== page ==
Starting in 1996, NOAA phased out use of the obsolete Omega DropWindsondes (ODW) in favor of the Global Positioning Satellite (GPS) Dropwindsondes. In addition to being more accurate due to the superior navigation system, this next-generation sonde was also more moisture tolerant. ODWs would fail in they were launched in areas of heavy rain, but the GPS probes survived. This meant they could be deployed in heavy rain areas of tropical cyclones that had never been sampled before by sonde. In 1997, the GPS sondes were first deployed into a hurricane eyewall during missions into East Pacific Hurricane Guillermo.
Over the next few years, several more hurricane eyewalls were similarly measured by these new sondes. By 2003, there were enough cases that HRD scientists could publish some astounding findings. “GPS Dropwindsonde Wind Profiles in Hurricanes and Their Operational Implications” by James Franklin, Michael Black and Krystal Valde was published in the February 2003 issue of Weather and Forecasting. They documented that the actual measured wind-speed maxima were much closer to the surface than had been assumed. Also they found the maximum wind speed at the surface is generally about 90% of that measured by reconnaissance aircraft flying at about 700 hPa. This was higher than previous estimates that had been used by NHC to reduce flight-level observations to surface estimates.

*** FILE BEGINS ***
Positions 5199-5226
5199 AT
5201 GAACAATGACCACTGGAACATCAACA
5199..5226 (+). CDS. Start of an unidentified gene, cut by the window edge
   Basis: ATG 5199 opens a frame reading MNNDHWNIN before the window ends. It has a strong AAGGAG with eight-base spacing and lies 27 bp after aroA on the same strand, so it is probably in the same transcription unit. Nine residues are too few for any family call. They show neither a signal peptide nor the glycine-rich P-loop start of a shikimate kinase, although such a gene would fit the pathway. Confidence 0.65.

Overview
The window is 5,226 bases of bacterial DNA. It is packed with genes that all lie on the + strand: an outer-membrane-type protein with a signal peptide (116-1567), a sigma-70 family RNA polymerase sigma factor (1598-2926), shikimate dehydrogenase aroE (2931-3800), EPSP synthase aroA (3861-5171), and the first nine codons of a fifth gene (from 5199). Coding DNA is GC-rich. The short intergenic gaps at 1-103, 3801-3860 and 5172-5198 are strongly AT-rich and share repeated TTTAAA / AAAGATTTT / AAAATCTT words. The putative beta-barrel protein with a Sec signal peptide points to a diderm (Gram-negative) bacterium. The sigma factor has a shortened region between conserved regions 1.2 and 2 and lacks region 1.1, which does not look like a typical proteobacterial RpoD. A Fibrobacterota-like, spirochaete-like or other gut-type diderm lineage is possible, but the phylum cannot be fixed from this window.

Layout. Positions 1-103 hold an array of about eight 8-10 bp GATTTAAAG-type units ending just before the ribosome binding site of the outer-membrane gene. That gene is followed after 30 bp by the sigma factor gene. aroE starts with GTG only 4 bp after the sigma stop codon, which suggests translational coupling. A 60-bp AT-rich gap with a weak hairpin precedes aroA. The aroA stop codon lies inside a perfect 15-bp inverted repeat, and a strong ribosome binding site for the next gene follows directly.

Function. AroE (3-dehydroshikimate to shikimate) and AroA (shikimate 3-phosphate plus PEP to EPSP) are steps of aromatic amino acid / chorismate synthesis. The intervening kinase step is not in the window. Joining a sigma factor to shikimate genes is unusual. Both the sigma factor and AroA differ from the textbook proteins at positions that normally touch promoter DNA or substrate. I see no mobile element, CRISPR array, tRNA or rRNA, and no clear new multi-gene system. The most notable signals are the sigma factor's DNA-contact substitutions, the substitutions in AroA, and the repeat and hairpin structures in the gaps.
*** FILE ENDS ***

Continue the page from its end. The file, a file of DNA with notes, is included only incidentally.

The results led to changes in building codes and evacuation guidelines, as emergency managers had previously recommended vertical evacuations in tall buildings to avoid storm surge. The study showed that the upper floors of high rises could experience one or two category higher winds than at the surface. The paper also led to changes in operational procedures and to re-evaluations of intensities of historic hurricanes such as Hurricane Andrew.
The paper subsequently won the prestigious American Meteorological Society Banner I. Miller Award, presented for an outstanding contribution to the science of hurricane and tropical weather forecasting published in a journal with international circulation. And it earned the authors the Department of Commerce Gold Medal.
Franklin, J. L., M. L. Black, and K. Valde, 2003: GPS dropwindsonde wind profiles in hurricanes and their operational implications. Wea. Forecasting, 18, 32–44